A History of the Great War, 1914-1918

By C. R. M. F. Cruttwell | Go to book overview

XXXVIII THE OVERTHROW OF TURKEY

THE CONQUEST OF MESOPOTAMIA I

'EXORIARE aliquis nostris ex ossibus ultor.' A worthy avenger of the great humiliation of Kut was not long in coming. The Turks themselves provided the opportunity. Despising the squandered and dispirited force, which for three months they had bloodily repulsed in the marshes, they detached an army corps to Persia to prey upon such parts of that unhappy and defenceless neutral as the Russians had not already devastated. So our expeditionary force was left at least twice as strong as its enemy, and was to increase yet more.

Robertson provided the man. The elderly relics of the Indian army were at last passed over by the elevation of a junior major-generalin Mesopotamia. Sir Stanley Maude, who had won his fighting experience in France and Gallipoli, was a truly great soldier. Austere and exacting in his conception of duty, rigorous and minute in its performance, he had a concentrated devotion to his profession, not always associated with his nursing-mother the Brigade of Guards. 'His only holiday', it might be truly said, 'was to do his duty.'1 A brother officer declared that he had never found so happy an admixture of strategical and tactical genius with capacity for staff work and the internal administration of an army. He had indeed a weakness for over-centralization and wore out both himself and others by his meticulous handling of unnecessary detail. Yet if this is a fault in modern war, it is certainly on the right side, for his methodical preparation, though sometimes verging on fussiness, led invariably to far-reaching victories. Modest and utterly unselfconscious, he had the essential kindliness so often found in dedicated lives, which was reflected in his gracious face, and earned him the constant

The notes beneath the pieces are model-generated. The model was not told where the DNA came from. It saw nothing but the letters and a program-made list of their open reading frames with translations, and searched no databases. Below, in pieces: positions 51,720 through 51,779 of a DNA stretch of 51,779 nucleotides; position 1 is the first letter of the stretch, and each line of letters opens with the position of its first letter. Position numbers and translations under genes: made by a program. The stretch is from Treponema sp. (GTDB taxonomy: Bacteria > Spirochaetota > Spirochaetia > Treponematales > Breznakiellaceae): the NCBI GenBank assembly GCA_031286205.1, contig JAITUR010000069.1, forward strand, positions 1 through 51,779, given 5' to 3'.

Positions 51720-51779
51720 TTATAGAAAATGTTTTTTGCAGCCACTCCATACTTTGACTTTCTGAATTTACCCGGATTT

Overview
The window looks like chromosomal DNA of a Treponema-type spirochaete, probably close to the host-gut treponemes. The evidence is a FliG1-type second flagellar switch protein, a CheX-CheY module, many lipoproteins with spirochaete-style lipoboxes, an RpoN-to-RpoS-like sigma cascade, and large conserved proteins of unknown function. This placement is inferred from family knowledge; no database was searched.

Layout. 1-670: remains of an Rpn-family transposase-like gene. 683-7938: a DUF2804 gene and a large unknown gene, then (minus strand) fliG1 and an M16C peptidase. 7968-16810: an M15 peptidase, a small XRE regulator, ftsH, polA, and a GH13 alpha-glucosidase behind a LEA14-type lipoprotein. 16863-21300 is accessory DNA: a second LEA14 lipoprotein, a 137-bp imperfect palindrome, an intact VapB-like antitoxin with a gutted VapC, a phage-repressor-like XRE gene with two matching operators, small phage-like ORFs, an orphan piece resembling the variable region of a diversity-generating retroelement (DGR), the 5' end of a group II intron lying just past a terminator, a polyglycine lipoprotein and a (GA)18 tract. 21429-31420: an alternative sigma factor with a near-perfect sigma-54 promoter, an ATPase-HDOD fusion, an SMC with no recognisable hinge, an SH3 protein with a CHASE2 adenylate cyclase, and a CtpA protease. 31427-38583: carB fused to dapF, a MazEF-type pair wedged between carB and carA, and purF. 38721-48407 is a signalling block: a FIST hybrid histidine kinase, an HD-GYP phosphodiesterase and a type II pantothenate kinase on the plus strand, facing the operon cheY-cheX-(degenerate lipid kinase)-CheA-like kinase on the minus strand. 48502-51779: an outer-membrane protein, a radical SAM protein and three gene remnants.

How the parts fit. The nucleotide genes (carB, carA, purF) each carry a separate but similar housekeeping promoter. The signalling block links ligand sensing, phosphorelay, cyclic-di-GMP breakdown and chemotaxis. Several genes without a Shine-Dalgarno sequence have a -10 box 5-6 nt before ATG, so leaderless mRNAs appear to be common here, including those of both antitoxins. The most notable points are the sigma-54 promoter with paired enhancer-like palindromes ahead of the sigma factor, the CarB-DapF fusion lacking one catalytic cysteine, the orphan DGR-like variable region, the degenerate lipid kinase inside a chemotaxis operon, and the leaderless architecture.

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1
Thucydides, i. 70; said of the Athenians.

-606-

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